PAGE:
Professor Terri Griffin, who moderated the panel discussion, felt that Ben’s comment summed up the evening well. Besides narrowing in on a specific audience and articulating a clear, measurable objective, what are some other keys to success you have found in charting these unfamiliar social waters?

(PS. Yes, for those of you who notice, I am backfilling my blog with old posts.  Let’s just say Xerox has kept me a bit busy of late!)

Join Harte-Hanks And Me To Learn How To Integrate Social Media Into B2B Marketing

Tomorrow Harte-Hanks will host a Webinar about how social media and online communities influence business buyers.  I am a featured speaker along with Kevin Kerner of Mason Zimbler US, a Harte-Hanks company.  If you would like to learn more: click here.

The webinar takes place on Tuesday, March 30 at 2 pm Eastern, and 11 am Pacific.  I hope you will register and join us tomorrow.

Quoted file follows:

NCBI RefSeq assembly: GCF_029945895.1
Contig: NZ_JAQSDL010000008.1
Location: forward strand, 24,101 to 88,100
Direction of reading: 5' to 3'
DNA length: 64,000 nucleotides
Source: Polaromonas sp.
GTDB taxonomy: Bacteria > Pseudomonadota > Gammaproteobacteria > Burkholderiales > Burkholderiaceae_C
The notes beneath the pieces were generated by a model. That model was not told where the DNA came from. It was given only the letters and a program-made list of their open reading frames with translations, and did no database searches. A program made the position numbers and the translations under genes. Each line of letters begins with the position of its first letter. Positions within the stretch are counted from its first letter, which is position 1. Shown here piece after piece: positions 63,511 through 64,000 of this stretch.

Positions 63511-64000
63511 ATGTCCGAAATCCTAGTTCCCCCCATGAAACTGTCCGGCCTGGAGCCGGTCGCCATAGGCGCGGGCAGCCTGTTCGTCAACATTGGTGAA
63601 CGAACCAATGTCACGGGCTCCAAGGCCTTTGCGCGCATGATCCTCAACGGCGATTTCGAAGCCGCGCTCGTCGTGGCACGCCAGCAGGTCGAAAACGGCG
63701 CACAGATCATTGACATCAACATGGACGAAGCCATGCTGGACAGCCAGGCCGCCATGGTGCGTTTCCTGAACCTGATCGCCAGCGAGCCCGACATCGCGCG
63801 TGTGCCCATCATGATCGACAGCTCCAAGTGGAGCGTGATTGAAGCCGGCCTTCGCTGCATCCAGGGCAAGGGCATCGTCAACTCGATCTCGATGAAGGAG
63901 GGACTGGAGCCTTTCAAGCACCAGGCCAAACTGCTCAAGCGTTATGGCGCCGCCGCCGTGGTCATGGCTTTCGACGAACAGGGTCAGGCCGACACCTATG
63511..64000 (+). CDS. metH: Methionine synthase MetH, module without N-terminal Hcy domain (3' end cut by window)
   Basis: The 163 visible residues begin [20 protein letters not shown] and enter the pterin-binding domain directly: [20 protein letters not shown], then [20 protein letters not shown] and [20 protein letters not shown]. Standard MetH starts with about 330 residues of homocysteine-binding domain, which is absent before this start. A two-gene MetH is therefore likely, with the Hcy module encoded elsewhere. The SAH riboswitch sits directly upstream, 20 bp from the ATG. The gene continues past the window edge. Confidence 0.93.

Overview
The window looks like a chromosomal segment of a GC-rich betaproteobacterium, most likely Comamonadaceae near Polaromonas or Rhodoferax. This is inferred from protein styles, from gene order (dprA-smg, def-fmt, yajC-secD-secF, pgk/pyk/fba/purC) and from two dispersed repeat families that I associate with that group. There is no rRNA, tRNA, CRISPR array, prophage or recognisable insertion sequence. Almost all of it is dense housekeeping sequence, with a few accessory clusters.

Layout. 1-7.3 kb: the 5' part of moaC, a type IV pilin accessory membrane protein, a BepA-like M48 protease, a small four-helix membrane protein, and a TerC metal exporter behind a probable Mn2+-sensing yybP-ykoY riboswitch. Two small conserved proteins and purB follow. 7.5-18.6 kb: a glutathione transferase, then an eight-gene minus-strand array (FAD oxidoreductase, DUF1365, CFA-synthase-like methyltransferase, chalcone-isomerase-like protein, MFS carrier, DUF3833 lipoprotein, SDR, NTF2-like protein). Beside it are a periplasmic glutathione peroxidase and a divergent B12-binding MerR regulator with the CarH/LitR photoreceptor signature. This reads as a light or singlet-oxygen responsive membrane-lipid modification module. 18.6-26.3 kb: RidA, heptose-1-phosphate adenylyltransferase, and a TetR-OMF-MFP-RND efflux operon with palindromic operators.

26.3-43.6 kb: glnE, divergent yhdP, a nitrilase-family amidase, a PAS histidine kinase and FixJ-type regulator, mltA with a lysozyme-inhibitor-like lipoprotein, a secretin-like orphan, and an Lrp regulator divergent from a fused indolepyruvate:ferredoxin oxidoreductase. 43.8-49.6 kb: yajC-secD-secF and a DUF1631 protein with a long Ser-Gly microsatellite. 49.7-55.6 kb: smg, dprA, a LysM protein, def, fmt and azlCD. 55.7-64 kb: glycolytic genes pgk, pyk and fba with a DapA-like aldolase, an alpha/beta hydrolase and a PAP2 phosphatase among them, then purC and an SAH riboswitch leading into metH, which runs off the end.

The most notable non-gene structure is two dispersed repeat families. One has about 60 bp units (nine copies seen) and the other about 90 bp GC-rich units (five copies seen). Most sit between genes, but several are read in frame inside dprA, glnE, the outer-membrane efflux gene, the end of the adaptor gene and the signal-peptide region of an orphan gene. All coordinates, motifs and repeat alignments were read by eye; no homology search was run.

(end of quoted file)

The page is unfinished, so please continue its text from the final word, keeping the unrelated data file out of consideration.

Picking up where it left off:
2010 B2B Marketing Mix Effectiveness and Budget Trends

I recently published two new reports on B2B marketing mix effectiveness — Rethinking The B2B Marketing Mix In The Digital Age – and B2B budget trends — B2B Marketers’ 2010 Budget Trends.

Great information here on what 249 B2B marketers say works for building brand and generating leads. Also where they expect to spend 2010 program budgets. Check it out further on my Forrester analyst blog (until April 1).

Get Organized For B2B Community Marketing